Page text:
Posts tagged strength
pushing the upper limit

I don't believe that motivation or passion is finite. I do not believe either commodity is like a gallon of milk and that one morning you have none left for your Lucky Charms cereal (not that I have had that experience or anything).

I think we burn out, or perhaps a better way to describe it is to say, we need to recharge. We need to recharge, regularly. Far more than we actually do. But our capabilities for motivation and passion are far from finite. They are only deepened by our ability to push the limit. Growth comes from extending ourselves until we think we can no longer extend. To push our motivation and our passion beyond where we thought our breaking point was. Every day our bodies must rest and perhaps every so often our motivation and passion must also bed down for the night. We must rest in order to perform at our highest capability.

But here's the thing that gets to me - as a leader - how does one know when too much is truly too much? How do we push the upper limit of motivation and passion, then encourage rest without stepping on or stifling growth in others and ourselves? Where is the line? How do we prompt those around us to recognize the capability and progress further and stronger, but maintain themselves - to not lose every bit of who we are without saving just a bit for ourselves?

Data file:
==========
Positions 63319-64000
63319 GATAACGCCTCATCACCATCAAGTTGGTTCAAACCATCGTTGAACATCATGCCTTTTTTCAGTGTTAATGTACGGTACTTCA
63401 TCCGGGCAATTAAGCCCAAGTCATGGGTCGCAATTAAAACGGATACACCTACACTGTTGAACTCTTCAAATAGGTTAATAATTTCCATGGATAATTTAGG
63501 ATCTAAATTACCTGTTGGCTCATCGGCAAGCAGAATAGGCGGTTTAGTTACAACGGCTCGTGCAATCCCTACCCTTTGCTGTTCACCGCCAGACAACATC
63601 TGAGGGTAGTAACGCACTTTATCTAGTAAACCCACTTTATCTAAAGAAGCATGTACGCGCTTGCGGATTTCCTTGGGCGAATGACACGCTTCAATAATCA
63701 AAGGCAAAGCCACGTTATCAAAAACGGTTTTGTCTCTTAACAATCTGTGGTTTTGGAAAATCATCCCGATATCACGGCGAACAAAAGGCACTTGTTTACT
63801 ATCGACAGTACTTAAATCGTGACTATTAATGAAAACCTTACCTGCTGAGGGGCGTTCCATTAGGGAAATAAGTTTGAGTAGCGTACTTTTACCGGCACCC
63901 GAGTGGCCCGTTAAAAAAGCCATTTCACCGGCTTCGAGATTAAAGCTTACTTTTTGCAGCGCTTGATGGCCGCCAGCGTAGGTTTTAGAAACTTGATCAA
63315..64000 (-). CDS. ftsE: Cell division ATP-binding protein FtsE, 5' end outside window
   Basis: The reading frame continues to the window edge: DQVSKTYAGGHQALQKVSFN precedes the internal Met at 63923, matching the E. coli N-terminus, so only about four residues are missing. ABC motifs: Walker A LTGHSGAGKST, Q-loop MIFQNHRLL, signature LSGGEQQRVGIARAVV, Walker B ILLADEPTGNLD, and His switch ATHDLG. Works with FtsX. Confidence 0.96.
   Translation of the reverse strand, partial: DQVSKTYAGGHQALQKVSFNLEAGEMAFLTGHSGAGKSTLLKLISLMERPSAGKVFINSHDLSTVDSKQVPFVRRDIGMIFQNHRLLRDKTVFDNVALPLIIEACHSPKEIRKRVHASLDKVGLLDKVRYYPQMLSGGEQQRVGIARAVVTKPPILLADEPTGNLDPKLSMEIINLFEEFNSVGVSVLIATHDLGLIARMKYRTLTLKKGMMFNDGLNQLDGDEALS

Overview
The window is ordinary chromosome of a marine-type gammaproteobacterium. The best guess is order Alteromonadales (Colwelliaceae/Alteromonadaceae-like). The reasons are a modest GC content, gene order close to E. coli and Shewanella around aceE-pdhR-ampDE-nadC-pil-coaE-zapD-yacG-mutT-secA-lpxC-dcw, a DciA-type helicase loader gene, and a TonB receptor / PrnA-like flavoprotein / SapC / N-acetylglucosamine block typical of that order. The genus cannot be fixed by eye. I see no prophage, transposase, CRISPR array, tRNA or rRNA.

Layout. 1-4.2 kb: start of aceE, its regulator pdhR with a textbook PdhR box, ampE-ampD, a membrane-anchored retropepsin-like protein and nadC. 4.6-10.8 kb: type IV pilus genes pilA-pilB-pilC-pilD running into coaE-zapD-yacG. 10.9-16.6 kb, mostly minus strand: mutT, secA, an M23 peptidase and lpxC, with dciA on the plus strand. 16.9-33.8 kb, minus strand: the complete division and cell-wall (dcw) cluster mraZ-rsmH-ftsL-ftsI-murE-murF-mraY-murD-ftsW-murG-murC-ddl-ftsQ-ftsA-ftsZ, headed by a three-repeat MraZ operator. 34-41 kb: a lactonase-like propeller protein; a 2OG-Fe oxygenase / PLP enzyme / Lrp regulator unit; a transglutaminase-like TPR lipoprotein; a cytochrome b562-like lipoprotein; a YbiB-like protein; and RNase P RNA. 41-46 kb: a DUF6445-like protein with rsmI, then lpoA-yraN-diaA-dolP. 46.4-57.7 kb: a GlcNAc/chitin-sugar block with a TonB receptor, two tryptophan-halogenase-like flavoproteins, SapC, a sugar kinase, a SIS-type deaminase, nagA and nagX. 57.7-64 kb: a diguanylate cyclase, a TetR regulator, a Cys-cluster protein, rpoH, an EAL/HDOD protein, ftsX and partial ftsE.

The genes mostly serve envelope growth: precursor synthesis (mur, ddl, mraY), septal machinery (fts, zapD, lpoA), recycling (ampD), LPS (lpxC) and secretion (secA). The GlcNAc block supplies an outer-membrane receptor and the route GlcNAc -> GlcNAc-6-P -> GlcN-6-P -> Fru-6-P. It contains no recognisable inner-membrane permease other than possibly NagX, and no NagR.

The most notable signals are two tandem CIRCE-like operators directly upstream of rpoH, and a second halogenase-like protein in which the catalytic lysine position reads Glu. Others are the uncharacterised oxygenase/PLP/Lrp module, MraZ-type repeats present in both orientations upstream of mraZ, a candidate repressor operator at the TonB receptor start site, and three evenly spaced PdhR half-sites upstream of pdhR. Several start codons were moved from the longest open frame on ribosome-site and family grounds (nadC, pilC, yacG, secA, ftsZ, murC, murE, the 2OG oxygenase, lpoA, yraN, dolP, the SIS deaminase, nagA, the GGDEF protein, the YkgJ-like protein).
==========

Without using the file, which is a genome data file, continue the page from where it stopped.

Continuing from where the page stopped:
golden gloves

Sometimes you don't realize how hard you are fighting,

Until you stop.

Until you stop and

Rest your arms.

 

Ease the bobbing and weaving

Against the invisible enemy and

Slow your heart just enough to realize

That what you are fighting

Is no longer present.

That you conquered that enemy

Long, long ago.

Gone.

 

And somehow,

After the vanquish,

You forgot to hang up

The Golden Gloves. 

 

locard's principle, revisited

Dr. Edmond Locardwas a pioneer in forensic science. He formulated this most basic principle of forensic science (and of life): "Every contact leaves a trace". Every television show, movie and book about crime scene investigation relies (heavily, in fact) on this principle. A criminal simultaneously takes a piece of the crime scene and leaves a piece of himself during the act as any part-time devotee of Law and Order or CSI knows.

And so it is with all of human interaction.

We are touched, often deeply, by the humans we acquire during a lifetime. I say acquire, because sometimes their arrival is arbitrary and sometimes it is quite deliberate. Our network, neighborhood, family, peeps or just plain friends, teach us, train us and often lead us. 

Many times we are better for it. Sometimes not so much. Leaving a bit behind and taking a bit with us can be painful. Or even perhaps pleasurable when we recognize how much we helped someone grow.

Over the past few months, I've noticed (deeply so) that a few of my deepest relationships have left more than just a trace in my life. And I in their's. And likewise, I have taken, sometimes liberally, from those who have become a part of my scene.

I hope that never changes.